A total of 354 follow-up visits were made by 140 patients, aged 71.1±8.4 years, with a forced expiratory volume in 1 second of 47.49%±18.2% predicted, who were monitored for 15 months. The mean CAT score change between stable baseline visits, by patients’ and physicians’ global assessments, were 0.05 (95% confidence interval [CI], −0.37–0.46) and 0.18 (95% CI, −0.23–0.60), respectively. At worsening visits, as assessed by patients, there was significant increase in CAT score (6.07; 95% CI, 4.95–7.19). There were also significant increases in CAT scores at visits with mild and moderate exacerbation (5.51 [95% CI, 4.39–6.63] and 8.84 [95% CI, 6.29–11.39], respectively), as assessed by physicians. The area under the receiver operating characteristic curve of CAT score change for the detection of acute deterioration in health status was 0.89 (95% CI, 0.84–0.94), and the optimum cut-off point score was at 4, with a sensitivity, specificity, and accuracy of 76.8%, 83.6%, and 82.4%, respectively.
Change in CAT score during monitoring visits is useful for detecting acute deterioration in health status, and a change of 4 units could make a moderate prediction of acute deterioration in health status.
PMCID: PMC4322832
chronic obstructive pulmonary disease; health status; questionnaire
3.  COPD: balancing oxidants and antioxidants 
Chronic obstructive pulmonary disease (COPD) is one of the most common chronic illnesses in the world. The disease encompasses emphysema, chronic bronchitis, and small airway obstruction and can be caused by environmental exposures, primarily cigarette smoking. Since only a small subset of smokers develop COPD, it is believed that host factors interact with the environment to increase the propensity to develop disease. The major pathogenic factors causing disease include infection and inflammation, protease and antiprotease imbalance, and oxidative stress overwhelming antioxidant defenses. In this review, we will discuss the major environmental and host sources for oxidative stress; discuss how oxidative stress regulates chronic bronchitis; review the latest information on genetic predisposition to COPD, specifically focusing on oxidant/antioxidant imbalance; and review future antioxidant therapeutic options for COPD. The complexity of COPD will necessitate a multi-target therapeutic approach. It is likely that antioxidant supplementation and dietary antioxidants will have a place in these future combination therapies.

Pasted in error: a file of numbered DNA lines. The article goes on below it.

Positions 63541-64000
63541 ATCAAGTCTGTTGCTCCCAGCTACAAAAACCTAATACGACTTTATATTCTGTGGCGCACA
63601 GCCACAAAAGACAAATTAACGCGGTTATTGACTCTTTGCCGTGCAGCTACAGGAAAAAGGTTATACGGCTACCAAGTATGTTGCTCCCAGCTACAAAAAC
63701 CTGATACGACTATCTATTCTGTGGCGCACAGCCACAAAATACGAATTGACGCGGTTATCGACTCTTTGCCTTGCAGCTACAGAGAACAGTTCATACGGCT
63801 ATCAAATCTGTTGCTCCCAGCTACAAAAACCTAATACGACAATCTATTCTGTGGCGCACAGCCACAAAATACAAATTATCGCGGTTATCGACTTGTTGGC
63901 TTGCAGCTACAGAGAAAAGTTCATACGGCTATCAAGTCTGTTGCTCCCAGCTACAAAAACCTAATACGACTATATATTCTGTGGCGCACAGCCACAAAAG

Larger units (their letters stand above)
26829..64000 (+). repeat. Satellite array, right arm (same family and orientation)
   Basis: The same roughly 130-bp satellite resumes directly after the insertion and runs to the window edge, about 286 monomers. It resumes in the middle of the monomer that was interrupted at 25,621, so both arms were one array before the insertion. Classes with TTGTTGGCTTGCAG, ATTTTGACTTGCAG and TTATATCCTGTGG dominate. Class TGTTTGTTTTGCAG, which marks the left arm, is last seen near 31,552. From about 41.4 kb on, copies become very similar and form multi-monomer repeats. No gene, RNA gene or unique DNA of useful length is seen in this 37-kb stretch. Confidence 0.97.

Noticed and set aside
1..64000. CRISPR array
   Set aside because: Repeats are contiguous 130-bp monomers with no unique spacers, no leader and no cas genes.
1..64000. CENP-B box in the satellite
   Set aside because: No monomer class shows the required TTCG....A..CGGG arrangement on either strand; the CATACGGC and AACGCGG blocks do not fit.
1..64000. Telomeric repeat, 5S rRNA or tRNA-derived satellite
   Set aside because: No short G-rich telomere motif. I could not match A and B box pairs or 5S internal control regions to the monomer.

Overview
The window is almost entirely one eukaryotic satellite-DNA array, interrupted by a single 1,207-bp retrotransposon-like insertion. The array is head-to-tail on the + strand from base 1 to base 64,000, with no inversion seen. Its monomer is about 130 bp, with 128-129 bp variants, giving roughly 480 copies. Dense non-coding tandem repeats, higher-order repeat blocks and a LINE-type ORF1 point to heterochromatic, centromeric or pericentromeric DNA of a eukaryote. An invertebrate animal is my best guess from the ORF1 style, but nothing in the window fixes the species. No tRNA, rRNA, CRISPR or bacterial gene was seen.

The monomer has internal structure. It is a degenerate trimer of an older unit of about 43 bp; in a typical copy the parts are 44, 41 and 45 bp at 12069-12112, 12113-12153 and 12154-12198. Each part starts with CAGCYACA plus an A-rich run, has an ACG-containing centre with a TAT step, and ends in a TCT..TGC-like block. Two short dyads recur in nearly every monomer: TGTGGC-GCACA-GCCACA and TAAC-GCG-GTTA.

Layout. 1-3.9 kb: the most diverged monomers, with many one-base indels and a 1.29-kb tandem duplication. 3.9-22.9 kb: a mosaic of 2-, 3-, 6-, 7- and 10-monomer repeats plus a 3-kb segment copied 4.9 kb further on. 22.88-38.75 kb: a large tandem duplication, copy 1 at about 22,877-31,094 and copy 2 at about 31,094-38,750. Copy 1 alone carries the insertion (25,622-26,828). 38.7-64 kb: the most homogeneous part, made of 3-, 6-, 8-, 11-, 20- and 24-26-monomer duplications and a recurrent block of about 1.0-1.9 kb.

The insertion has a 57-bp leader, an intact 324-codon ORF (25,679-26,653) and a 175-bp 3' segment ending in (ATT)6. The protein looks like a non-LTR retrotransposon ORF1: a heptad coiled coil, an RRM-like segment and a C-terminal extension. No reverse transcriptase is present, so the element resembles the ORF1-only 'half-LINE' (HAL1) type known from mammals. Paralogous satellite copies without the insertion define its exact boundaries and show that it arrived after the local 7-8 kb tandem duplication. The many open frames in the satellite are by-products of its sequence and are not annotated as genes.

PMCID: PMC4321570
cigarette smoking; mucins; gene regulation; Chinese herbs; acupuncture; dietary antioxidants
4.  Cardiovascular and inflammatory effects of simvastatin therapy in patients with COPD: a randomized controlled trial 
There is excess cardiovascular mortality in patients with chronic obstructive pulmonary disease. Aortic stiffness, an independent predictor of cardiovascular risk, and systemic and airway inflammation are increased in patients with the disease. Statins modulate aortic stiffness and have anti-inflammatory properties. A proof-of-principle, double-blind, randomized trial determined if 6 weeks of simvastatin 20 mg once daily reduced aortic stiffness and systemic and airway inflammation in patients with chronic obstructive pulmonary disease.